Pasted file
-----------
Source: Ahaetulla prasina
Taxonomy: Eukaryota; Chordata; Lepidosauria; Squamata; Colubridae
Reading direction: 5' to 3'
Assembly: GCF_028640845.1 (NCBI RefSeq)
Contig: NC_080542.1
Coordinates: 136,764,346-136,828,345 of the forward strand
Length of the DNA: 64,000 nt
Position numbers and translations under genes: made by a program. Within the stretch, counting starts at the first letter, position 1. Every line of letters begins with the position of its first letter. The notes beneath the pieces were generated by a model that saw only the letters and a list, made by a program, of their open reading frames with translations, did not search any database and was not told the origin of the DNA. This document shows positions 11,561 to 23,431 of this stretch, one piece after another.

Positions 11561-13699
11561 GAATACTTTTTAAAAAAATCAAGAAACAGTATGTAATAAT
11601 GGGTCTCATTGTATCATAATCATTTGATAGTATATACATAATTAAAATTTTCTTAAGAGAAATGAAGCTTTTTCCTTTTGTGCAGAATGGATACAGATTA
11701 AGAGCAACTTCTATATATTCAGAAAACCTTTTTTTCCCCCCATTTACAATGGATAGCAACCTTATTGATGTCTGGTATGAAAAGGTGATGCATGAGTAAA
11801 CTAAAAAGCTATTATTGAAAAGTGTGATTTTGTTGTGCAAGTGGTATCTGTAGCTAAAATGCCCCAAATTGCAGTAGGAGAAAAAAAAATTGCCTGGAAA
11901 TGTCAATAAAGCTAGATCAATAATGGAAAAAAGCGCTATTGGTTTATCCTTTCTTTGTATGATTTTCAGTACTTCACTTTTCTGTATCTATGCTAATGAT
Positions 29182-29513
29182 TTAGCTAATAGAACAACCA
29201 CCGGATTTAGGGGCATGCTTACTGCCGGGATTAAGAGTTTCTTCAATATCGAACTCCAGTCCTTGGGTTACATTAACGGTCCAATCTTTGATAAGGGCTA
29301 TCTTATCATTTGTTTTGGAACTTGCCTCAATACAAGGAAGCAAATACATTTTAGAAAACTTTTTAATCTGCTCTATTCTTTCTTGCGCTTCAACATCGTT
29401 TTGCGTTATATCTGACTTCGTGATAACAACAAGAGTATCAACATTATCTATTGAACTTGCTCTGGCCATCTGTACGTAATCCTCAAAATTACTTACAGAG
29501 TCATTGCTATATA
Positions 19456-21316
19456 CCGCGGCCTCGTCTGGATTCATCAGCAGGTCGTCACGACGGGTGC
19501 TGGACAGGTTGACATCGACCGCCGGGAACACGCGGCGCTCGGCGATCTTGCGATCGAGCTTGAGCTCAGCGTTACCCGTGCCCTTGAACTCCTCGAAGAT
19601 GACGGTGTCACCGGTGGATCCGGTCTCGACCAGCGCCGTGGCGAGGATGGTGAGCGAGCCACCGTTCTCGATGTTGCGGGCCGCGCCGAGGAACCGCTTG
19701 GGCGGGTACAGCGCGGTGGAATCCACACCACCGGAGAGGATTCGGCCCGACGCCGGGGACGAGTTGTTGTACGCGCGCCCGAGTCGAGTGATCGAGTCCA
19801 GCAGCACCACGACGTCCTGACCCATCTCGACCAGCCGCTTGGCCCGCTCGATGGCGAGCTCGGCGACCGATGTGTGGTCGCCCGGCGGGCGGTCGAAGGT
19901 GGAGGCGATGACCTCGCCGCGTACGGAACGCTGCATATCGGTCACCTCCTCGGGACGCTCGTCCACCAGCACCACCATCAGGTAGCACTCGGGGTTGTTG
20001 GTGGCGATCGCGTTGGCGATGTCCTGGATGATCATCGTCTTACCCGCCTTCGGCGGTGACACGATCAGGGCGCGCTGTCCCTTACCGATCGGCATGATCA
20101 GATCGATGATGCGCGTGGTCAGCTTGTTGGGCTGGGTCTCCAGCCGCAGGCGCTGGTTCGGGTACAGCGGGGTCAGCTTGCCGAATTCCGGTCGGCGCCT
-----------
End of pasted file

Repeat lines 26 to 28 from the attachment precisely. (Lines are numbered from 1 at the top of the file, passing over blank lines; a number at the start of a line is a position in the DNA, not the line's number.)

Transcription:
19801 GCAGCACCACGACGTCCTGACCCATCTCGACCAGCCGCTTGGCCCGCTCGATGGCGAGCTCGGCGACCGATGTGTGGTCGCCCGGCGGGCGGTCGAAGGT
19901 GGAGGCGATGACCTCGCCGCGTACGGAACGCTGCATATCGGTCACCTCCTCGGGACGCTCGTCCACCAGCACCACCATCAGGTAGCACTCGGGGTTGTTG
20001 GTGGCGATCGCGTTGGCGATGTCCTGGATGATCATCGTCTTACCCGCCTTCGGCGGTGACACGATCAGGGCGCGCTGTCCCTTACCGATCGGCATGATCA